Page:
New survey finds 56% of drivers avoid driving on the hard shoulder when it’s open

 

 

According to new research carried out by Kwik Fit, more than half of motorists in the UK refrain from using the open hard shoulder on smart motorways.

From a survey of 2,003 drivers in the UK, some 56% said they avoid driving on the hard shoulder of a smart motorway when all lanes are running and the hard shoulder is open for use – this is equivalent to 23.1 million people nationwide.

Of the 56%, around 29% gave their reason for not using the hard shoulder as uncertainty about whether they could actually use it or not, whilst safety was the biggest concern for most other participants.

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Drivers on smart motorways refrain from using the open hard shoulder despite overhead signs informing them when they can or can’t.

Around 25% said they refrain from driving on the hard shoulder just in case they come across a stationary vehicle up ahead, whilst 24% alluded to concerns over smart motorways being safe in general and as a result they tend to feel better when using them as they would a traditional motorway.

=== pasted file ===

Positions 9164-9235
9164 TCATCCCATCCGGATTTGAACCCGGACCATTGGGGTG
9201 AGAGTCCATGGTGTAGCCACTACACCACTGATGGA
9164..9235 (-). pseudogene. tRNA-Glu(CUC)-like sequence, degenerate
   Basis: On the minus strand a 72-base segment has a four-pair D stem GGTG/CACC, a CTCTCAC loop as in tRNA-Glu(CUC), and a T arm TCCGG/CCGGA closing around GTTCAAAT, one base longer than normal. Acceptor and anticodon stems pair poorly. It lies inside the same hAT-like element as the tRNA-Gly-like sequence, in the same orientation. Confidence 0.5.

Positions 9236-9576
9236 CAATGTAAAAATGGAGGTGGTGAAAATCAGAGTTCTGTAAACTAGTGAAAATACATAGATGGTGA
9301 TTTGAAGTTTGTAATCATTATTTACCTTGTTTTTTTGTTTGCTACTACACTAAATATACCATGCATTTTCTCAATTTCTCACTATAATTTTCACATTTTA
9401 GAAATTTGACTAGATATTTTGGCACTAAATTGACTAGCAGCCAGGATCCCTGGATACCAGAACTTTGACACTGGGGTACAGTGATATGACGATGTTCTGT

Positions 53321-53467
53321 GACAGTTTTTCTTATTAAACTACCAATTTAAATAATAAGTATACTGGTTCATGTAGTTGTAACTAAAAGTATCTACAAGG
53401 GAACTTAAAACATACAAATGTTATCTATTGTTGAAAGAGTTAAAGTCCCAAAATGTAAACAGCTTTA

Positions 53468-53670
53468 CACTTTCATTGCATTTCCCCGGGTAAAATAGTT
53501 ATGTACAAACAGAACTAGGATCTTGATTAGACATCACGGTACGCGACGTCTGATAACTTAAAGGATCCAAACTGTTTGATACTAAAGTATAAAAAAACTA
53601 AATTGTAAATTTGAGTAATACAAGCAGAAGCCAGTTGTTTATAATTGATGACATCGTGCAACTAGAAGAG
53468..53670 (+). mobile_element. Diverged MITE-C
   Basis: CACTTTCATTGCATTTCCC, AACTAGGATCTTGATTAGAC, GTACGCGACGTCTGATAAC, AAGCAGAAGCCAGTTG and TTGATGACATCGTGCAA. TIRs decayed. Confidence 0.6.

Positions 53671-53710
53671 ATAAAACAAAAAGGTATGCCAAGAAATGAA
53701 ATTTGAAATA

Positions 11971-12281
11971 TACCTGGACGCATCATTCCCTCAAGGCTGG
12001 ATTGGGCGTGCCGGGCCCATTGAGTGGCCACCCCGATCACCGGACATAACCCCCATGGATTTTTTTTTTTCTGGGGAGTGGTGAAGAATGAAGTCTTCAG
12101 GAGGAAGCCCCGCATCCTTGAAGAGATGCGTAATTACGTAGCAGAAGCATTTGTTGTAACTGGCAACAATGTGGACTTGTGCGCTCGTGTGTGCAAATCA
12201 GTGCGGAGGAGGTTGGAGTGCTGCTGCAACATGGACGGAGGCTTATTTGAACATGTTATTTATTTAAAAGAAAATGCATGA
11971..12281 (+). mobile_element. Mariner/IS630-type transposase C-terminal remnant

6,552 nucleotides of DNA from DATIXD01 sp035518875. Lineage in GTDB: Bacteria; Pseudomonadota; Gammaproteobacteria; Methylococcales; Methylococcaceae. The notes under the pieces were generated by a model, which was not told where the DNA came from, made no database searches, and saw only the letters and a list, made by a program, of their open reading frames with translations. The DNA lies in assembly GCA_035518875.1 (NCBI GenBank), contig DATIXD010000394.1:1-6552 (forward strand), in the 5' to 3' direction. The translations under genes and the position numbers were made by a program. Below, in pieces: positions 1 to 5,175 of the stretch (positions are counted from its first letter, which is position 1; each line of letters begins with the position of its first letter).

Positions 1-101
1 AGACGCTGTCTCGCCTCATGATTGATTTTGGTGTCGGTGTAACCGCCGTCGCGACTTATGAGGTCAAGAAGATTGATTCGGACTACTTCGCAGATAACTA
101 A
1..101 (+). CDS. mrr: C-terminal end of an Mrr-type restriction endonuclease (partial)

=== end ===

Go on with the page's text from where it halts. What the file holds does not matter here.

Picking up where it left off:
Furthermore, 15% said they have a dislike of driving too close to the verge, whilst another 15% were worried about waste on the hard should possibly causing damage to their vehicle or leading to a puncture.

In addition, 14% said they preferred to avoid a situation where they might not be able to change lanes quickly in the event of an emergency.

When it comes to uncertainty, 20% of those taking part in the survey said they were unsure when the hard should was in use as a running lane, whilst 13% thought you could never use the hard shoulder at any time.

Just 42% of respondents correctly stated that you can only use the hard shoulder to drive down when the overhead signs inform you that it’s in use.

Only 29% of those questioned knew that a speed limit sign over a lane meant the lane was open, whilst 45% of respondents believed a sign with flashing yellow lights and an arrow pointing down and left meant a lane was open, even though it really means there’s an obstruction up ahead and drivers need to move to the lane on their left.

“These findings reflect the concerns and uncertainty that many drivers have when driving on smart motorways,” said Roger Griggs, communications director at Kwik Fit, adding: “It’s clear that if many drivers are avoiding using the hard shoulder when it’s open, then the extra capacity which smart motorways are designed to provide is not being utilised properly and we will end up being in a worse position than with the original road layout.”

Mr Griggs suggested that there should be a nationwide information campaign to let drivers know exactly how the smart motorway works and when the hard shoulder can or cannot be used.

 

 

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